|> Array.sortBy snd|]
let nearEdgesMap = nearEdges |> Map.ofArray
let pairs = nearEdgesMap |> (fun _ v -> Map.ofArray v)
printfn "%A" nearEdges
type 'a Tree =
| Node of 'a
| Branch of 'a Tree * 'a Tree
type Cluster<'a when 'a : comparison> =
| Singleton of 'a Set
| Clusters of 'a Set * 'a Tree
let completelinkage (ps:Map<'a, Map<'a,float>>) (a: 'a Set) (b:'a Set) =
a |> (fun item1 -> b |> (fun item2 -> ps.[item1].[item2])
|> Set.maxElement) //we only want the two largest pair distances)
|> Set.maxElement
let distclust ps = function
| Singleton (item), Clusters(items, _) -> completelinkage ps item items
| Clusters (items, _) , Singleton(item) -> completelinkage ps items item
| Clusters (items1, _), Clusters(items2, _) -> completelinkage ps items1 items2
| Singleton (item1) , Singleton(item2) -> ps.[item1.MaximumElement].[item2.MaximumElement]
let mergeClusters = function
| Singleton (item), Clusters(items, dendogram)
| Clusters (items, dendogram) , Singleton(item) -> Clusters(Set.union item items, Branch(dendogram, Node item.MinimumElement))
| Clusters (items1, dendogram1), Clusters(items2, dendogram2) -> Clusters(Set.union items1 items2, Branch(dendogram1, dendogram2))
| Singleton (item1) , Singleton(item2) -> Clusters(Set.union item1 item2, Branch(Node item1.MinimumElement, Node item2.MinimumElement))
let r = Random()
A function that takes a cluster and a set of clusters and finds the nearest item using cluster dist functions
A function that takes a cluster and an item and calculates distance as maxdist (item, clustermember)
There is a map that holds every item and its neighbiors
If we have an item we find the closest item by looking it up in the map.
But we also need to find the closest in the cluster. So we must compare the item to a cluster
To do this we for each cluster, compare the distance to our current item
If an item is closest we add the merged 2 to the cluster stack as a branch and remove the item from actives
If a cluster is closest we merge the item to the tree, remove it from the cluster stack and add the new tree to the stack
If the next item we are looking at is a cluster we must find the closest item.
To find it in the single set we map each item to its distance from the cluster using dist clust
We also sort the cluster set by distance from current cluster
Again if the single item is the closest we merge with cluster and remove from map;
If the cluster is the closest we remove both clusters from clusterset, merge them and put them back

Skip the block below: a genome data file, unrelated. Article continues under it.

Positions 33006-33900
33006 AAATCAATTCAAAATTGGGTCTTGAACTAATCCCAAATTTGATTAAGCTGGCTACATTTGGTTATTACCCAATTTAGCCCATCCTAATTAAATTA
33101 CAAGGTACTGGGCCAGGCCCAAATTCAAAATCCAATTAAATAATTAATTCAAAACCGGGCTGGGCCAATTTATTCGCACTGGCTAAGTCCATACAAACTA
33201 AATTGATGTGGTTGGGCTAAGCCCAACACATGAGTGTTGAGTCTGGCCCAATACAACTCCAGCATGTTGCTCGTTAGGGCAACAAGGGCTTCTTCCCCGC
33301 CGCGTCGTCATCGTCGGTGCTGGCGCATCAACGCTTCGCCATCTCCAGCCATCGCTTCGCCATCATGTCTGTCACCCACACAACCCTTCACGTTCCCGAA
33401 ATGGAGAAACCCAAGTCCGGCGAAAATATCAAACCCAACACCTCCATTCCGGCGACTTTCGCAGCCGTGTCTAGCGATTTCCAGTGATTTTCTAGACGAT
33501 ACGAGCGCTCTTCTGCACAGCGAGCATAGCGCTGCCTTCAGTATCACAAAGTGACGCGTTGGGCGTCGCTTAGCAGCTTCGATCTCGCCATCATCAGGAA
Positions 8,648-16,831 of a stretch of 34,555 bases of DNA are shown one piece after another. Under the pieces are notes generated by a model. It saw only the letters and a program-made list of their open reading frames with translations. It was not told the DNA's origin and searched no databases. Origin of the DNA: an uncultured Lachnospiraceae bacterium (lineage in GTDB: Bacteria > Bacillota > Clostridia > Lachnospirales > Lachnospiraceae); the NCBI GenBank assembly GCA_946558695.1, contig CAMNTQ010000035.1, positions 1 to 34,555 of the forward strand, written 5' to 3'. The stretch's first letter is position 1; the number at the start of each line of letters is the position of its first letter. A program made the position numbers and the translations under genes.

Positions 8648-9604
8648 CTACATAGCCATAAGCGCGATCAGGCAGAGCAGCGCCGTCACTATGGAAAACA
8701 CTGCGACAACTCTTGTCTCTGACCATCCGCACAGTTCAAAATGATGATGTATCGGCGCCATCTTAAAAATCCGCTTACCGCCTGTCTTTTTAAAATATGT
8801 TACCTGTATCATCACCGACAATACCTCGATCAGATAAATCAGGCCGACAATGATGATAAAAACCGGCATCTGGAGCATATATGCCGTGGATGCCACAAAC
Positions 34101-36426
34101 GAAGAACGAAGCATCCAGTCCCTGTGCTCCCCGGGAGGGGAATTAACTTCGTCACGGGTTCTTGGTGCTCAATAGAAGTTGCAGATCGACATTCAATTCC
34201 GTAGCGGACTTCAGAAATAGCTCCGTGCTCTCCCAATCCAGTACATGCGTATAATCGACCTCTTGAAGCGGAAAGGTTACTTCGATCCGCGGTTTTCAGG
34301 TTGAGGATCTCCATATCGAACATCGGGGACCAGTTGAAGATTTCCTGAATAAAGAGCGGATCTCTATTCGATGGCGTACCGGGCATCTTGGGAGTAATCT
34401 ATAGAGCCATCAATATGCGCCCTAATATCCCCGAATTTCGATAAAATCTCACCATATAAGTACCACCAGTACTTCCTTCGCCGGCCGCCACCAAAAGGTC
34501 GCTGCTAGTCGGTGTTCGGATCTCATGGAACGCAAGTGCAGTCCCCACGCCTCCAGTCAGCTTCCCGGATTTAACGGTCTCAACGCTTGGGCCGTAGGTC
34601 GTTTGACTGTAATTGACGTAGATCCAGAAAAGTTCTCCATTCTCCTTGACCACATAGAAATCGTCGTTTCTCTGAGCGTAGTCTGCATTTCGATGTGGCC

Item , Item -> Pack as a Singleton
// (clusterset : Map<string, string Cluster>)
let asCluster x = Singleton (set [x])
let closestinActives distances cluster (item : string Set) =
item |> (fun s -> distclust distances (asCluster s, cluster), s)
|> Set.minElement
let find points first closest (distances : Map<string, Map<string,float>>) =
let initialActives = points |> Set.ofArray |> Set.remove first
|> Set.remove closest
let rec seek (stack : string Cluster list) (actives : string Set) =
let current = stack.Head
if stack.Length = 1 && actives = Set.empty then current
let nextDist, next = if actives.Count = 0 then Double.MaxValue,"" else closestinActives distances current actives
if stack.Length = 1 then seek (asCluster next :: stack) (actives.Remove(next))
else let topofstack = stack.Tail.Head
let stackDist = distclust distances (topofstack, current)
if nextDist < stackDist then
seek (asCluster next :: stack) (actives.Remove(next))
else seek ((mergeClusters (current, topofstack)) :: (stack.Tail.Tail)) actives
seek [asCluster closest ; asCluster first] initialActives
let rec toGraph depth = function
| Node(x) -> x, "", " node\r\n [\r\n id\t\""+x+"\"\r\n label\t\"" + x + "\"\r\n ]\r\n"
| Branch(ltree,rtree) -> let lname, lgraph, names1 = toGraph (depth + 1) ltree
let rname, rgraph, names2 = toGraph (depth + 1) rtree
let name = string (r.Next(0, int(2. ** (float depth + 9.))) )
name, sprintf "%s\r\n%s\r\n edge\r\n [\r\n source\t\"%s\"\r\n target\t\"%s\"\r\n ]\r\n edge\r\n [\r\n source\t\"%s\"\r\n target\t\"%s\"\r\n ]"
lgraph rgraph name lname name rname,
(sprintf " node\r\n [\r\n id\t\"%s\"\r\n label\t\"\"\r\n ]\r\n" name) + names1 + names2
let first = fst nearEdges.[r.Next(0,txts.Length)]
let closest = fst nearEdgesMap.[first].[1]
let items, fcluster = (function | Clusters(leset, letree) -> leset, letree) (find (nearEdges |> fst) first closest pairs)
let _, outgraph, nodes = toGraph 0 fcluster
let n = "graph [" + nodes + outgraph + "]"
File.WriteAllText("mbook.gml", n) adv.

  1. In a literal manner; word for word: translated the Greek passage literally.
  2. In a literal or strict sense: Don't take my remarks literally.

Usage Problem

  1. a. Really; actually: "There are people in the world who literally do not know how to boil water" (Craig Claiborne).
  2. b. Used as an intensive before a figurative expression.

Usage Note: For more than a hundred years, critics have remarked on the incoherency of using literally in a way that suggests the exact opposite of its primary sense of "in a manner that accords with the literal sense of the words." In 1926, for example, H.W. Fowler cited the example "The 300,000 Unionists ... will be literally thrown to the wolves." The practice does not stem from a change in the meaning of literally itselfif it did, the word would long since have come to mean "virtually" or "figuratively"but from a natural tendency to use the word as a general intensive, as in They had literally no help from the government on the project, where no contrast with the figurative sense of the words is intended.